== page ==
Imagination Economy Part 3

Imagination Economy – Part 3

Rob Jawl, Jesse Campbell, Simon Whitfield, Alexandra Branzan Albu, Scott Gurney, Cyndi MacLeod

Robyn Quinn

More conversations with smart, funny, imaginative, articulate, and ambitious people based in Victoria, by choice. They echo the three key themes that draw and keep talented and creative folks close to the Victoria area: collaboration and creativity; people and community; and big picture quality of life.

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When People Actually Care What Happens

Exceptional people and vibrant communities are part of the appeal of Victoria. People here care about their community and want improvement to happen in the best possible way. Growth for the sake of growth simply does not work here.

So when planning The Atrium building in the heart of Victoria, Rob Jawl of Jawl Properties envisioned a special place, somewhere for changing demographics to intersect, especially the emerging resident population in the downtown core. The resulting development has become in important Victoria nerve centre. Offering amenities and experiences, not just offices, local businesses like AJ’s Organics and Victory Barber & Brand are thriving amongst the slick architecture and hyper-social environment of The Atrium.

“Those of us who choose to live in Victoria feel compelled and driven to stay here and engage in our craft,” explains Jawl. The reason you walk into The Atrium and see unique, owner-operated establishments is because Rob Jawl deliberately curated it that way. He recruited entrepreneurial and passionate owners – people just like him.

Victoria imagination economy

Victoria’s eclectic neighbourhoods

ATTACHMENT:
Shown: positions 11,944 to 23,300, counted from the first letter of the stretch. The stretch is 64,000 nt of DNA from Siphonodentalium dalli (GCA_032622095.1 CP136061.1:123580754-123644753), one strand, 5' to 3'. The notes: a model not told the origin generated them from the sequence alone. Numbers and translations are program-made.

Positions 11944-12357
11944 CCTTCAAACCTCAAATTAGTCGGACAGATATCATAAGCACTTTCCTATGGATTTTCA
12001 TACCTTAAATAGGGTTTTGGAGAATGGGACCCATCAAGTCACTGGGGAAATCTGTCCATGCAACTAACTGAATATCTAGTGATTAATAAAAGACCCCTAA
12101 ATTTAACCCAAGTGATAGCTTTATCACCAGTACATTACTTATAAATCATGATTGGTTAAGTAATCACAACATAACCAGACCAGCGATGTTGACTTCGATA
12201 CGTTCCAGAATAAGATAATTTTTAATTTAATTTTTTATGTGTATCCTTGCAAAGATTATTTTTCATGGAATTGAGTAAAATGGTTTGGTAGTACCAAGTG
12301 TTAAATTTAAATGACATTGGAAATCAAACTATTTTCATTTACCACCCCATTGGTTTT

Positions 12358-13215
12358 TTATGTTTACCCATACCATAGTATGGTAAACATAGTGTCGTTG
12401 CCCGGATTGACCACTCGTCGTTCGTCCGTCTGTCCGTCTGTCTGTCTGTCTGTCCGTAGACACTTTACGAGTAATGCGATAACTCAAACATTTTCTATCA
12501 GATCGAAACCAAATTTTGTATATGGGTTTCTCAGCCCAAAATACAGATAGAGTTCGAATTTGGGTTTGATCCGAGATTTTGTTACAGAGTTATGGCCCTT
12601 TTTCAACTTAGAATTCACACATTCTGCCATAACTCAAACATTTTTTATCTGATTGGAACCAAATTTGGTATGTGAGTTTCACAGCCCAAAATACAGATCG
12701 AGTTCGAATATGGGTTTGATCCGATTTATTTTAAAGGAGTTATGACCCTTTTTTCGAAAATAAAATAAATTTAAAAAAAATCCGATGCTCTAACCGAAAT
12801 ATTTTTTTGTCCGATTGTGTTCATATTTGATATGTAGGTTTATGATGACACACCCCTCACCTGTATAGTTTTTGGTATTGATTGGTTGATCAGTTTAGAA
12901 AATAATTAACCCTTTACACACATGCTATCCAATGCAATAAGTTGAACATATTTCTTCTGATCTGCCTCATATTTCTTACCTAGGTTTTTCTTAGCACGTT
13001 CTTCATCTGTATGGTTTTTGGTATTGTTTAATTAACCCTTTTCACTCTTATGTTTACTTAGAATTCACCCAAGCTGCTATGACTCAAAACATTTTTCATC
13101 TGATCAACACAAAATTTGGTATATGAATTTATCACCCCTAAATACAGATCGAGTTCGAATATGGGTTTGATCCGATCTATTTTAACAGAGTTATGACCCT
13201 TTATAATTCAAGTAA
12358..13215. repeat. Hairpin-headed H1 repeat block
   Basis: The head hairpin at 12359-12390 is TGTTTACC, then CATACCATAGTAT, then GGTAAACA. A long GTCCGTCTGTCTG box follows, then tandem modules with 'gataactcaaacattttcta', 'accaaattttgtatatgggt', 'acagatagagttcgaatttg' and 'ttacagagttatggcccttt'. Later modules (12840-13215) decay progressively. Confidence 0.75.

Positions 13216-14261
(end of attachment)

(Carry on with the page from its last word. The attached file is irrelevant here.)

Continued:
Creative Communities Collaborate

“I think the Victoria economy is special,” posits Jesse Campbell. His agency Bully Creative is at the forefront of modern web design, building elegant, cutting edge digital environments for businesses like Hoyne Brewery and Rebar Modern Food. He acknowledges that the bleeding edges separating the sectors are where some of the city’s best creative projects become reality. “The creative industry doesn’t end with design firms or startups. It extends to the coffee shops, the restaurants, and the general goings-on in the city.” Saturation in the tech realm would point to fierce com- petition, even potential ill will between creatives but Campbell believes a mutual harmony between likeminded creatives contributes to the push and pull, keeping everyone at the top of their game.

“I don’t really categorize other companies or designers as competition, in the traditional sense. Many good friends are business owners in the same industry, so there are plenty of opportunities for collaboration. The community here is pretty tightly knit; I prefer to think everyone boosts one another’s strengths.”

For Olympic Gold Medal Winner Simon Whitfield, Victoria offers big benefits as his home base and he appreciates the imaginative people he works with here. “I’ve spent a lot of time with the various creative collectives in town and they’ve all contributed to my career, from web and logo design to direct inspiration. From a simple cooking lesson or a moment talking artisan craft with the butcher, interesting and passionate people are what inspires me.”

Global Perspectives and Big Ideas